One was on the island of Greenland where so-called Greenland dogs developed as their own breed over time. Inuits valued strong, durable and well-coated dogs. The dogs would help them journey across sea ice and hunt polar bear using a sled built from driftwood and leather straps. The dogs were traditionally roped up as a ‘fan’ team – 10-14 dogs tied individually back to a central line leading to the sleigh or to the sleigh itself and proceeding forward without a clear leader. These dogs are extremely tough in both body and mind; they can withstand hunger and cold well and can be a little hard to train. They are often left to almost fend for themselves on isolated islands over the summer months and hence the breed is one in which genetic selection has often been through survival of the fittest. Dog to dog aggression is, therefore, more common within Greenland dogs than it is in other husky lines where the line has been controlled more by human selection.”
Dogs can also help people, after an avalanche or earthquake, finding people and corpses. Dogs have taken part in wars, with their human friends and have become heroes.
Every day, “man’s best friend” is present to help us, humans, in our life.
Also, and most important, dogs have been helping disabled people and guiding blind people.
But it is not only dogs that help humans.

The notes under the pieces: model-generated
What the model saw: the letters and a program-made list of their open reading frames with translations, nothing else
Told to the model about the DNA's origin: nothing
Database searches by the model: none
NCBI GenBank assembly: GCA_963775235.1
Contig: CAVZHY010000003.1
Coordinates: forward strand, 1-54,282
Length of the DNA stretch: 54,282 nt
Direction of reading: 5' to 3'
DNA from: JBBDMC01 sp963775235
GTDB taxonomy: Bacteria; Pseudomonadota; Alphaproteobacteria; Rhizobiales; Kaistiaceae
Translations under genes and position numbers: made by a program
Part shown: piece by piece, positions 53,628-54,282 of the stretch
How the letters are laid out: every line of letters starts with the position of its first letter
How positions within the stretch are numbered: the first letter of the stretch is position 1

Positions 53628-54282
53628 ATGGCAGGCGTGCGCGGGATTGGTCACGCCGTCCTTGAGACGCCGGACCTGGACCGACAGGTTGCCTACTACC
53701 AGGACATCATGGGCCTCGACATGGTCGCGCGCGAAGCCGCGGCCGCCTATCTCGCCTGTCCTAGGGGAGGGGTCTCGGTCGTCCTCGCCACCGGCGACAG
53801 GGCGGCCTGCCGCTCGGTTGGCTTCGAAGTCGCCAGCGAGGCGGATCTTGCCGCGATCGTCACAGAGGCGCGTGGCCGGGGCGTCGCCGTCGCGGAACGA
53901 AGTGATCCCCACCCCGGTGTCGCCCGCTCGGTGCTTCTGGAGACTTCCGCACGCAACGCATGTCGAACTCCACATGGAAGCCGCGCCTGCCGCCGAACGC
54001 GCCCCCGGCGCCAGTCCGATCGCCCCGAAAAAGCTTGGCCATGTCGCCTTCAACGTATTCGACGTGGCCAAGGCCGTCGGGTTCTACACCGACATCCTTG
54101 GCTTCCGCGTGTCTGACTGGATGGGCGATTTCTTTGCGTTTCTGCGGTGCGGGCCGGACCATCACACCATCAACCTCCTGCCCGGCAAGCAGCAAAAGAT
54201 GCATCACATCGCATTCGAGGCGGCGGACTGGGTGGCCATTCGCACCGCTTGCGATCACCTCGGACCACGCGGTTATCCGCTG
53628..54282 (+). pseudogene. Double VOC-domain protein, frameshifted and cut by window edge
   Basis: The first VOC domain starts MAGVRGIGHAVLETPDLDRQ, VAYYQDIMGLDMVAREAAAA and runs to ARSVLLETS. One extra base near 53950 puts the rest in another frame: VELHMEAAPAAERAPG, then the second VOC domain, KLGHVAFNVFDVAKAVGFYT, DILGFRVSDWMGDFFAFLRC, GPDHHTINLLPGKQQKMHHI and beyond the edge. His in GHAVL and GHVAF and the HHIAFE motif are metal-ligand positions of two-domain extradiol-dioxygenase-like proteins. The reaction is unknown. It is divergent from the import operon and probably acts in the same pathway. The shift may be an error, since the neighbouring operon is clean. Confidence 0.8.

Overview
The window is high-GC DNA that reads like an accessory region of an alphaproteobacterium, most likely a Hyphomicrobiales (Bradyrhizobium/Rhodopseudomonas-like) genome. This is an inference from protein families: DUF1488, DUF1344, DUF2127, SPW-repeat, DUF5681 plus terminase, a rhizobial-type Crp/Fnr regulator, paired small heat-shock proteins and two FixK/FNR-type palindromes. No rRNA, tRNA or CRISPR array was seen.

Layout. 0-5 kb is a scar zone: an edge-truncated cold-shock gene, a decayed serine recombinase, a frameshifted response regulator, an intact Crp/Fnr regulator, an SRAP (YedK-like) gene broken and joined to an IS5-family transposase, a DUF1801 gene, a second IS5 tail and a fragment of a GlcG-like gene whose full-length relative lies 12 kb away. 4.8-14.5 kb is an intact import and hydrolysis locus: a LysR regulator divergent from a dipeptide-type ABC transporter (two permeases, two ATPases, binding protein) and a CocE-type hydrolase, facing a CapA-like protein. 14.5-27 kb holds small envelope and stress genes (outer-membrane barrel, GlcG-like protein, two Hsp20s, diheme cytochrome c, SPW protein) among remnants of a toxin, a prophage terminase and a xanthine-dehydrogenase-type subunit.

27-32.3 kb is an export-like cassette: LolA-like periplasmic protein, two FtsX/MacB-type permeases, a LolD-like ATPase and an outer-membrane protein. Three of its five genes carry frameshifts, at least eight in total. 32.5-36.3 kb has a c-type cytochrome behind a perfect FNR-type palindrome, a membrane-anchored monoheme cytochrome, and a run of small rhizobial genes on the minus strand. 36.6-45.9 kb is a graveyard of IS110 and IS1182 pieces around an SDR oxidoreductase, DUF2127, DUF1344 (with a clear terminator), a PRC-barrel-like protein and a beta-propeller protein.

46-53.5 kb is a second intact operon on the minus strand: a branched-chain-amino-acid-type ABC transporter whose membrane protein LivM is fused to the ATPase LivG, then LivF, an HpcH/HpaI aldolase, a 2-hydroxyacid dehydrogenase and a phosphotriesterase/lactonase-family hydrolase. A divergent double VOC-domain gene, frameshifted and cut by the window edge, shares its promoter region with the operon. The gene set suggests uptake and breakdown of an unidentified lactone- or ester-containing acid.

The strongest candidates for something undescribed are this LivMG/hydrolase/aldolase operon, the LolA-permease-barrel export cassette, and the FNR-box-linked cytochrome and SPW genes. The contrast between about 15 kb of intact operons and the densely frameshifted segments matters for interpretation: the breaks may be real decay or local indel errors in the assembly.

Animals and humans, eternal companions
Knossos palace is the large Bronze Age archeological site on Crete and has been called Europe’s oldest city, first settlement about 7000 BC. On its walls, we can see pictures of dolphins, and on another wall, the bull jumping. Non cruel sport practiced by ancient Minoans which consisted of jumping bulls.
Throughout humankind’s history, the animals were our next to kin, helping and cooperating with man.
We do not know if the dolphins pictured in Knossos Palace helped in the fishing, but, in Brazil of today (Laguna), dolphins do help fishermen.
In East Africa, wild birds help the Masai find honey. “Researchers have long known that people in Africa cooperate with a wild bird called the greater honey guide. The bird shows people how to find bee’s nest, which they harvest for their honey. The birds, then feed on the wax combs left behind. New research published in the journal of science shows that this remarkable cooperative relationship involves two way communications between humans and a living free wild animal, which is astonishingly rare in the natural world. Honey guides solicit people with a distinctive chattering call and fly from tree to tree in the direction of the bee’s nest showing their human follower where to go.” BBSRC media